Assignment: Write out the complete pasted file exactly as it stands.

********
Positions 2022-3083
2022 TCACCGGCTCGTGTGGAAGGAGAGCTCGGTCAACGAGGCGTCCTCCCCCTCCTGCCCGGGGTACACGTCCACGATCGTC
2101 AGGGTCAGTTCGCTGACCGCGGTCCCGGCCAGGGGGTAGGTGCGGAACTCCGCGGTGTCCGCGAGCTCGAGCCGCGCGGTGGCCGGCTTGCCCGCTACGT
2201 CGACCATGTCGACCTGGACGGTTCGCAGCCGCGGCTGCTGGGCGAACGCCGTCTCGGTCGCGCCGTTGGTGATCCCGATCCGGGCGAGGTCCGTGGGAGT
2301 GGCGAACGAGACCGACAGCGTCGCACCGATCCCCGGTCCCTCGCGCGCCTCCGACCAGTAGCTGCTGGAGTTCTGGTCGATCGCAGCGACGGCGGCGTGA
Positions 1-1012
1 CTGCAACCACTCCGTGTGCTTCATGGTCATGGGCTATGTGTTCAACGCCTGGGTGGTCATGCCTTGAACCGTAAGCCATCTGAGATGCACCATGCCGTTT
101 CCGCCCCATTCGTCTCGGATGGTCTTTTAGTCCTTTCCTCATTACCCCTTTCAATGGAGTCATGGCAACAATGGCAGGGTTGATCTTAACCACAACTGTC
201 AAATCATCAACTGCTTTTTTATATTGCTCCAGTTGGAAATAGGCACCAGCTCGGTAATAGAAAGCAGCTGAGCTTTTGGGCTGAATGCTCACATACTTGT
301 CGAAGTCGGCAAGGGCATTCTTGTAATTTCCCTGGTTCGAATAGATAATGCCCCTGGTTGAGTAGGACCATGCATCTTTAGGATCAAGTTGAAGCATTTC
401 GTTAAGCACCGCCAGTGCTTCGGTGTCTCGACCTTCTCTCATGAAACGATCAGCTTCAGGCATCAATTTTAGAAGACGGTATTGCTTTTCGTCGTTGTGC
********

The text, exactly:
Positions 2022-3083
2022 TCACCGGCTCGTGTGGAAGGAGAGCTCGGTCAACGAGGCGTCCTCCCCCTCCTGCCCGGGGTACACGTCCACGATCGTC
2101 AGGGTCAGTTCGCTGACCGCGGTCCCGGCCAGGGGGTAGGTGCGGAACTCCGCGGTGTCCGCGAGCTCGAGCCGCGCGGTGGCCGGCTTGCCCGCTACGT
2201 CGACCATGTCGACCTGGACGGTTCGCAGCCGCGGCTGCTGGGCGAACGCCGTCTCGGTCGCGCCGTTGGTGATCCCGATCCGGGCGAGGTCCGTGGGAGT
2301 GGCGAACGAGACCGACAGCGTCGCACCGATCCCCGGTCCCTCGCGCGCCTCCGACCAGTAGCTGCTGGAGTTCTGGTCGATCGCAGCGACGGCGGCGTGA
Positions 1-1012
1 CTGCAACCACTCCGTGTGCTTCATGGTCATGGGCTATGTGTTCAACGCCTGGGTGGTCATGCCTTGAACCGTAAGCCATCTGAGATGCACCATGCCGTTT
101 CCGCCCCATTCGTCTCGGATGGTCTTTTAGTCCTTTCCTCATTACCCCTTTCAATGGAGTCATGGCAACAATGGCAGGGTTGATCTTAACCACAACTGTC
201 AAATCATCAACTGCTTTTTTATATTGCTCCAGTTGGAAATAGGCACCAGCTCGGTAATAGAAAGCAGCTGAGCTTTTGGGCTGAATGCTCACATACTTGT
301 CGAAGTCGGCAAGGGCATTCTTGTAATTTCCCTGGTTCGAATAGATAATGCCCCTGGTTGAGTAGGACCATGCATCTTTAGGATCAAGTTGAAGCATTTC
401 GTTAAGCACCGCCAGTGCTTCGGTGTCTCGACCTTCTCTCATGAAACGATCAGCTTCAGGCATCAATTTTAGAAGACGGTATTGCTTTTCGTCGTTGTGC